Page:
Seven Questions for Career Seekers – Finding Your Niche in Sustainable Development
Editor’s note: This is the fifth and final post in a series exploring careers in social innovation and global sustainable development for science, technology, engineering and math (STEM) professionals. You can read the other posts here. The author discusses the issue in more depth in an ebook, available for free download here, and in his recent TEDx Talk (embedded below).
With the smorgasbord of careers in the sustainable development space, how do you find the right one for you? To find your niche, start by asking yourself these seven questions:
1. What problem do I want to solve?
I challenge you not to ask “What organization do I want to work for?” Your real question is “What problems do I really care about … that I am willing to make sacrifices for and devote a lifetime to … and who will provide me the best platform with the right tools, resources and networks to solve this problem?” Most careers in sustainable development require intense dedication and tenacity, and if you are not incredibly passionate about the problem you are solving, you will likely not make it through the blood, sweat and tears.
2. What’s my preferred engagement approach?
We can address any sustainable development challenge through a combination of policy modifications, advocacy, activism, educational interventions, technological tools and business operations. For example, Peggy Sheppard is the cofounder of WE ACT, a nonprofit that empowers residents to engage in activism for environmental justice, working toward improving conditions in Northern Manhattan that affect health, safety and quality of life. She prefers to effect social change through activism and advocacy. These approaches can have a large impact, but require significant energy over time to mobilize the community and get those in power to listen. On another side, Greg Lank works for the Environmental Protection Agency, where he directs resources to support university students who want to research and implement environmental innovations. This takes him a step back from direct engagement, but he loves to empower the next generation and see their impact multiply.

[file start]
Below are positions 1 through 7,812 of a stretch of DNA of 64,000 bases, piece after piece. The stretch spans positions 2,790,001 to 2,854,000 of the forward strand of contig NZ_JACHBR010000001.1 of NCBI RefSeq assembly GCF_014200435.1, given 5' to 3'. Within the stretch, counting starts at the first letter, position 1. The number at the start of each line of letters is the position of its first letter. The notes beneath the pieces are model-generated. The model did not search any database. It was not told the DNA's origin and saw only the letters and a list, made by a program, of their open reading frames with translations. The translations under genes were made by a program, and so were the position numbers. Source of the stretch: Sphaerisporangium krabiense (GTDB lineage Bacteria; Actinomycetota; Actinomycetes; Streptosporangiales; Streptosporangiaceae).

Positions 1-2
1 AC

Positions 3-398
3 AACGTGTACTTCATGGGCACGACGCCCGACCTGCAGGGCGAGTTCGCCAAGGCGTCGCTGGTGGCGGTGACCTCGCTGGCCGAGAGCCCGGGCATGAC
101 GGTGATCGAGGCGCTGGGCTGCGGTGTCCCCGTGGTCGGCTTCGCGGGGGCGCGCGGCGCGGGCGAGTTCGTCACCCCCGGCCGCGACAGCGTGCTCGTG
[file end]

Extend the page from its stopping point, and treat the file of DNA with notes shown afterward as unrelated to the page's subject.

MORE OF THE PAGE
There are many valid approaches to solve the same problem, but which one excites you more than others? Some approaches maintain the status quo, provide temporary solutions or lead to incremental improvements. Others are truly transformative – perhaps solving the problem once and for all. Any of these might involve direct action or take an indirect approach by influencing external stakeholders. Which methods align best with your values, your worldview and your philosophy of engagement?
3. Do I want to work with people or systems?
You can work on a challenge (e.g., global health) through the United Nations, a national government, a regional nonprofit, a private sector actor or even one-on-one with rural communities – and every approach is equally valuable. Innovation that is not “on the ground” with the people can have a much larger impact but is harder to assess, iterate and implement. You might not even know if the approach is actually working. On the other end of the spectrum, working directly with people can give you immediate feedback and a firsthand view of the human impact, but that impact is constrained to a smaller population.